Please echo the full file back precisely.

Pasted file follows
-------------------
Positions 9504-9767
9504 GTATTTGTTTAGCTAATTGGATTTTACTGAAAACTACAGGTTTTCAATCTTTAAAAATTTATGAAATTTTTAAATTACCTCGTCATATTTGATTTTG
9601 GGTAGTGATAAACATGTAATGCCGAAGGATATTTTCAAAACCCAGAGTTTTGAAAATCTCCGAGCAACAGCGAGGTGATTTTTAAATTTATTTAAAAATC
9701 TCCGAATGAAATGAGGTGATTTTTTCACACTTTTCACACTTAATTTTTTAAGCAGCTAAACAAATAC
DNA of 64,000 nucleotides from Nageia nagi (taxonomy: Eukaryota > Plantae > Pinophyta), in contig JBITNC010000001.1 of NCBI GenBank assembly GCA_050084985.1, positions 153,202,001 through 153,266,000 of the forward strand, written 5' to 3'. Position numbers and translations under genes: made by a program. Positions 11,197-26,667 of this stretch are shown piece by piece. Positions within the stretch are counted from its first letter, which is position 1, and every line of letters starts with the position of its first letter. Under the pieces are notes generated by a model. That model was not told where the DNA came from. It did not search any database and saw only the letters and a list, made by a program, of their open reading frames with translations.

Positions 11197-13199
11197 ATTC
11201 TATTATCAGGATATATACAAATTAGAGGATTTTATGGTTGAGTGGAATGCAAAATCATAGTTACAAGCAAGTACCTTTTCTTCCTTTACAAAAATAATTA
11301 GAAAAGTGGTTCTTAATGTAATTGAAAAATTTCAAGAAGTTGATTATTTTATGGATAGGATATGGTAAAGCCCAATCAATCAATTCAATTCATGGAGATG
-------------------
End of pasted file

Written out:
Positions 9504-9767
9504 GTATTTGTTTAGCTAATTGGATTTTACTGAAAACTACAGGTTTTCAATCTTTAAAAATTTATGAAATTTTTAAATTACCTCGTCATATTTGATTTTG
9601 GGTAGTGATAAACATGTAATGCCGAAGGATATTTTCAAAACCCAGAGTTTTGAAAATCTCCGAGCAACAGCGAGGTGATTTTTAAATTTATTTAAAAATC
9701 TCCGAATGAAATGAGGTGATTTTTTCACACTTTTCACACTTAATTTTTTAAGCAGCTAAACAAATAC
DNA of 64,000 nucleotides from Nageia nagi (taxonomy: Eukaryota > Plantae > Pinophyta), in contig JBITNC010000001.1 of NCBI GenBank assembly GCA_050084985.1, positions 153,202,001 through 153,266,000 of the forward strand, written 5' to 3'. Position numbers and translations under genes: made by a program. Positions 11,197-26,667 of this stretch are shown piece by piece. Positions within the stretch are counted from its first letter, which is position 1, and every line of letters starts with the position of its first letter. Under the pieces are notes generated by a model. That model was not told where the DNA came from. It did not search any database and saw only the letters and a list, made by a program, of their open reading frames with translations.

Positions 11197-13199
11197 ATTC
11201 TATTATCAGGATATATACAAATTAGAGGATTTTATGGTTGAGTGGAATGCAAAATCATAGTTACAAGCAAGTACCTTTTCTTCCTTTACAAAAATAATTA
11301 GAAAAGTGGTTCTTAATGTAATTGAAAAATTTCAAGAAGTTGATTATTTTATGGATAGGATATGGTAAAGCCCAATCAATCAATTCAATTCATGGAGATG